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Fields as diverse as medicine (e.g., Laugharne and Laugharne 2002) and computing have recognized the importance of value-driven decisions in the face of risk and uncertainty and the potential for more participation in decision making. The headline issue representing the 1990s was genetically modified organisms (GMOs; Giampietro 1999; Waltner-Toews and Wall 1997), which constituted the battlefield for postnormality in that decade, just as climate change science did in the 2000s (e.g., Bray and von Storch 1999; Mentzel 1999; Saloranta 2001). PNS scholarship in the 1990s also referred to BSE (Ravetz 1999b), the Millennium bug (Ravetz 1999a), Brent Spar (Healy 1999), and Seveso (de Marchi and Ravetz 1999). The decade culminated in a special issue of the journal Futures (1999, vol. 31, no. 7), dealing with topics such as an overview of PNS (Ravetz 1999a); EPCs (Healy 1999), rhetoric (Luks 1999), risk governance (de Marchi and Ravetz 1999), and complexity (Kay et al. 1999). Work from this special issue and other articles published around the same time (e.g., Rosa 1998; Tacconi 1998; Bray and von Storch 1999; Giampietro 1999; Lister 1998) contributed to the further development of the concept. While exploratory studies often simply identify post-normal characteristics within their field, the explicit acknowledgment that values and lay knowledge are important (e.g., Etkin and Ho 2007 in the case of climate change; Enick and Moore 2007 in the case of environmental risk assessments; and Marshall and Picou 2008 in dealing with complex catastrophic problems more generally) has contributed to a development of research areas in a new direction. For instance, there have been a few in-depth attempts to develop and apply PNS within the context of traditional sciences. James J. Kay supported a group of like-minded scientists around the world (the Dirk Gently Gang), who met informally to develop a PNS challenging the conventional ways of researching nature (e.g., see Waltner-Toews et al. 2004). In particular, they set about developing guiding questions for the study of complex systems and a methodology for so doing, focusing on issues of uncertainty and surprise in nested self-organizing systems. There are clear crossovers with the central focus of PNS, namely, decision making in the face of complexity and high risk, although the group already viewed it within the context of natural sustainability. Through several case studies, they sought to develop the ecosystem approach as an example of a PNS, building upon the already developed concept. On a smaller scale, van de Kerkhof and Leroy (2000) posit a set of criteria for assessing the degree of post-normality of practices and use these to assess environmental research in the Netherlands. From a different angle, Lorenzoni, Jones, and Turnpenny (2007) observe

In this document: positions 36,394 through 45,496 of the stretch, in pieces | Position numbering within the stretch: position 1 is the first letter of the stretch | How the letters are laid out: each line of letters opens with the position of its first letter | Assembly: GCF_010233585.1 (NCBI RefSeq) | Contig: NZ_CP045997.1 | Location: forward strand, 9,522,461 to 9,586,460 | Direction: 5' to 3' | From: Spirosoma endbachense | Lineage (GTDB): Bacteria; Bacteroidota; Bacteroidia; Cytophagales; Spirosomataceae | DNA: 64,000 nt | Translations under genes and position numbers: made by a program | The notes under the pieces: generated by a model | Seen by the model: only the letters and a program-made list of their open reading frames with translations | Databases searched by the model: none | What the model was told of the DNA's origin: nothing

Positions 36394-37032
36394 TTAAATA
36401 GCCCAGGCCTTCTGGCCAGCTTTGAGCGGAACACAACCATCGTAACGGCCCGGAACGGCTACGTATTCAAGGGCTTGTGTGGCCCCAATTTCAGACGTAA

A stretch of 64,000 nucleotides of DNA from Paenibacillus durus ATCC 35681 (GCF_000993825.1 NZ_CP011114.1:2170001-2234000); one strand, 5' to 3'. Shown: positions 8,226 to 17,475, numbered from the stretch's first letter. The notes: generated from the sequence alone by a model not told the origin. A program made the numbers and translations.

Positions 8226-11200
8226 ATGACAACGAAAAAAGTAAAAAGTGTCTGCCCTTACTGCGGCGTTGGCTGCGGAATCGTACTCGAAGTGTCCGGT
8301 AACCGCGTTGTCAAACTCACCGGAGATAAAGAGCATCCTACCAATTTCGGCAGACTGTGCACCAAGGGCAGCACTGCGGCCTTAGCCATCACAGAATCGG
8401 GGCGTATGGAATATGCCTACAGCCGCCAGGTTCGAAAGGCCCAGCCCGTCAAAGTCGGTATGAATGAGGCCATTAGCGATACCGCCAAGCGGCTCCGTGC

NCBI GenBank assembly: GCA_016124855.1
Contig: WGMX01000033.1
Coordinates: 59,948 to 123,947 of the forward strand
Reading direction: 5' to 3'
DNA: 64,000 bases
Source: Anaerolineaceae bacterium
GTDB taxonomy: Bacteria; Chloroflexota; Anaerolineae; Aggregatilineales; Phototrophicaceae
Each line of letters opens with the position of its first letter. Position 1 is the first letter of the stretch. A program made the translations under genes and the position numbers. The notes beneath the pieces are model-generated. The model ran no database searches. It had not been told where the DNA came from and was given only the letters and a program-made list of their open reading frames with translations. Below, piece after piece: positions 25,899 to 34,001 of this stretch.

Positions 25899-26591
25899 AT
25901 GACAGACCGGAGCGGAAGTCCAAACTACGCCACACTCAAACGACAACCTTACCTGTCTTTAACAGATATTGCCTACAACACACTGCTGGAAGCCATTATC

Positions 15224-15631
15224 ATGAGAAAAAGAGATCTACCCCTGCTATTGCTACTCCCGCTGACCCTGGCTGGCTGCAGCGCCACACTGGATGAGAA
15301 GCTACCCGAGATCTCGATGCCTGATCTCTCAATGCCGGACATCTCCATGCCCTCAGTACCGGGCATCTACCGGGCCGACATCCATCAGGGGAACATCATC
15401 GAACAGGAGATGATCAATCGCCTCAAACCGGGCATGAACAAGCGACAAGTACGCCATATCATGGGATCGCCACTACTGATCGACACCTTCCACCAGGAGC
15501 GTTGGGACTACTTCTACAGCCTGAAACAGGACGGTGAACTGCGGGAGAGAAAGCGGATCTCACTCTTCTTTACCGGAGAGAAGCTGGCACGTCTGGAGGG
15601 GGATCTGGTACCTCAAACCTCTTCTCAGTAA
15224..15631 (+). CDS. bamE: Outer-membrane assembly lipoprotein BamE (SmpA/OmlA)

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how a PNS approach may be seen in the operation of boundary organizations that help stabilize the relationship between science and policy making. Jeroen van der Sluijs and others (e.g., van der Sluijs et al. 2005) have developed and applied the NUSAP concept originally proposed by Funtowicz and Ravetz (1990; described in the section As a Focus of Critique) as a way of understanding uncertainties in modeling of realworld cases such as assessing environmental health risks. A further key development was the explicit linkage between PNS and the discipline of ecological economics (Funtowicz and Ravetz 1991). As scholars in this field point out (Tacconi 1998; OConnor et al. 1996; OConnor 1999), issue-driven ecological economics represents a departure from conventional economics. To accommodate this inherent contextual awareness, ecological economics has recognized the importance of a range of knowledge sources, particularly on issues such as climate change. It has been suggested that the application of PNS to ecological economics has helped both the discipline itself and the development of PNS theory (Muller 2003).

As a Force for Social and Environmental Change


In light of ongoing debates about trust and legitimacy in governments and modes of governance, Jerry Ravetz and others are gradually developing PNS away from either a quality control of science by an extended peer community model or a simple classification of issues into requiring normal science or PNS. Indeed, Ravetz (2010) argues that low uncertainties, low stakes issues are now almost vanished; while PNS was first formulated to address inappropriate methodology in science, we did not anticipate that . . . research could be totally misdirected or corrupted by external imperatives (Ravetz 2010, 4). This recent direction of research sees PNS as strongly normative, with a clear social critique: Given its deep political commitments, PNS should have been . . . offering its insights about the way science will need to be done in the cause of justice and sustainability . . . the salient policy questions in which PNS are deployed are no longer those of technological risks, but those of sustainability and survival (Ravetz 2006, 277-8). In the light of this, a more self-critical discussion is developing of the potential role of PNS in making a social and environmental difference. PNS is seen as a space for presenting evidence and mutual learning, and carrying out what Ravetz (2006) terms negotiation in good faitha long way from science and a longer way from politics (Ravetz 2006, 278). PNS hence